Male breast cancer
Intravenous (i.v.) medication errors are twice as likely to cause harm to patients as medications delivered by other routes of administration (such as tablets or liquids), according to research commissioned by the American Society of Health-System Pharmacists (ASHP). This week, ASHP and leading healthcare organizations released recommended actions to prevent these potentially life-threatening events. The
Full Post: Healthcare leaders vow to stop intravenous medication errors
Mammography and sonography findings help doctors identify and appropriately treat breast cancer in men, according to a study performed at the University of Texas M.D. Cancer Center in Houston, TX.
Image findings from 57 male patients who were diagnosed with breast cancer were reviewed during the study. “The findings show that breast cancer in men most commonly presents itself as a mass with an irregular shape and spiculated (spiky or pointy) margins that may or may not have calcifications. Many men in the study, 47%, also had cancer which had spread to the armpit,” said Wei Tse Yang, MD, lead author of the study.
Male breast cancer accounts for less than 1% of all breast cancers and “a large number of men with breast cancer do not undergo imaging prior to treatment either because mammography is not heavily advertised in the male community or because men also may be socially conscious about that part of their anatomy,” said Dr. Yang. “Almost 100% of men with breast cancer have a lump they can feel. Men should consult their physician and seek treatment as early as possible when a new mass presents itself in the breast,” she said.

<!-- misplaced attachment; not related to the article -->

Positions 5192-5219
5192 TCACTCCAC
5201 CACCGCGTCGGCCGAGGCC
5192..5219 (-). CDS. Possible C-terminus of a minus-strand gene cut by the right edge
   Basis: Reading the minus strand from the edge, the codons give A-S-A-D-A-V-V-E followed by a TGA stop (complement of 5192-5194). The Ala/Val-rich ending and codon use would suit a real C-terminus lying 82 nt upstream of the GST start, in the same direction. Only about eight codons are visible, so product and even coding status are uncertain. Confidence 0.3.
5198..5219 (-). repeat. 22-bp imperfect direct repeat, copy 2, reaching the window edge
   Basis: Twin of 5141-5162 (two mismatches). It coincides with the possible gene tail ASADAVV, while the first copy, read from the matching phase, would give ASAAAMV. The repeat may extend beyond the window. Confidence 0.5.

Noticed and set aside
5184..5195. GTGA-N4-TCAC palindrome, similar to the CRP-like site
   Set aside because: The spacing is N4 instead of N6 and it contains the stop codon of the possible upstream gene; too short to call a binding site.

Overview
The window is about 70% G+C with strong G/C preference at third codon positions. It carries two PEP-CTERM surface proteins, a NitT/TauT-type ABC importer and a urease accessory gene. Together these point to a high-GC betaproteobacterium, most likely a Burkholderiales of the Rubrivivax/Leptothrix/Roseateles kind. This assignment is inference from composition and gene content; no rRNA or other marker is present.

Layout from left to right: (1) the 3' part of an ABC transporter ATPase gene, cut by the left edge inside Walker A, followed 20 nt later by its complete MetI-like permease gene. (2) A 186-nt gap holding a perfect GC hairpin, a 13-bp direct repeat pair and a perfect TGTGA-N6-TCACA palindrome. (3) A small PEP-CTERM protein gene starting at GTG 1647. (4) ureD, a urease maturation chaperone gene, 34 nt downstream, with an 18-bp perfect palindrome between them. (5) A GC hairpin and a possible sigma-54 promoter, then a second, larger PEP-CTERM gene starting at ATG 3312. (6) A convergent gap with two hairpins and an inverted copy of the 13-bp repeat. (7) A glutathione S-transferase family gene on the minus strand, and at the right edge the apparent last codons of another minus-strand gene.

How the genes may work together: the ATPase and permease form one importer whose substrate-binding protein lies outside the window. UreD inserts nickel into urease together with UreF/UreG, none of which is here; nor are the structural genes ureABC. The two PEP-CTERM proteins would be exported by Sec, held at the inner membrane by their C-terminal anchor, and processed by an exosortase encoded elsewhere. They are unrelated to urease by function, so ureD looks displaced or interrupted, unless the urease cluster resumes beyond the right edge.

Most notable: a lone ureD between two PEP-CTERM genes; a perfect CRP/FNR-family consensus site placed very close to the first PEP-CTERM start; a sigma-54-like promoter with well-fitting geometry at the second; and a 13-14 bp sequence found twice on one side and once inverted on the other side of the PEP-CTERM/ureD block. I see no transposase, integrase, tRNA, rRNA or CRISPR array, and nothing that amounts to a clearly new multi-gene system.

“Mammography and sonography are key to aiding primary care physicians with making a quick and accurate diagnosis. They allow for full interrogation of the involved breast and allow for screening of the opposite breast,” said Dr. Yang.
Every day, women face a barrage of headlines about breast cancer. What should they do with all of that information? George Sledge, M.D., an internationally recognized breast cancer expert, pointed out that, despite all of the near-constant news and information about breast cancer, it is not the disease that impacts most women. “It’s important to
Full Post: Women need to be aware of changes, breast expert says
The revelation that champion marathon runner Kerryn McCann did nothing for months after discovering a lump in her breast, is a stark warning to women to heed any changes they notice in their breasts and seek medical advice. According to the National Breast and Ovarian Cancer Centre (NBOCC), the dual Commonwealth marathon gold medallist and
Full Post: Untimely death of Kerryn McCann a stark warning
A dual-headed dedicated gamma camera used during molecular breast imaging (MBI) can accurately detect small breast tumors less than 2 cm in size, according to a study performed at the Mayo Clinic in Rochester, MN. One-hundred fifty patients who had suspicious lesions smaller than 2 cm in size were imaged using dual-head molecular breast imaging.
Full Post: Dual-headed dedicated gamma camera accurately detects small breast tumors
Computer programs designed to help radiologists could identify more cases of breast cancer, but they might also increase the number of false-positive results, which can lead to biopsies in healthy women, according to a recent systematic review. Using computer-aided detection (CAD) mammography, “you do catch some cases that would have been missed if the mammogram
Full Post: Computer-aided detection (CAD) mammography for breast cancer screening
Breast-Specific Gamma Imaging (BSGI) has been proven to be a highly sensitive imaging technique for the diagnosis of invasive lobular carcinoma (ILC), a difficult to diagnose breast cancer. BSGI is a molecular breast imaging technique that can see lesions independent of tissue density and discover very early stage cancers. When compared to mammography, ultrasound and
Full Post: Molecular breast imaging technique shows greater sensitivity over mammography, ultrasound and MRI for difficult to diagnose breast cancer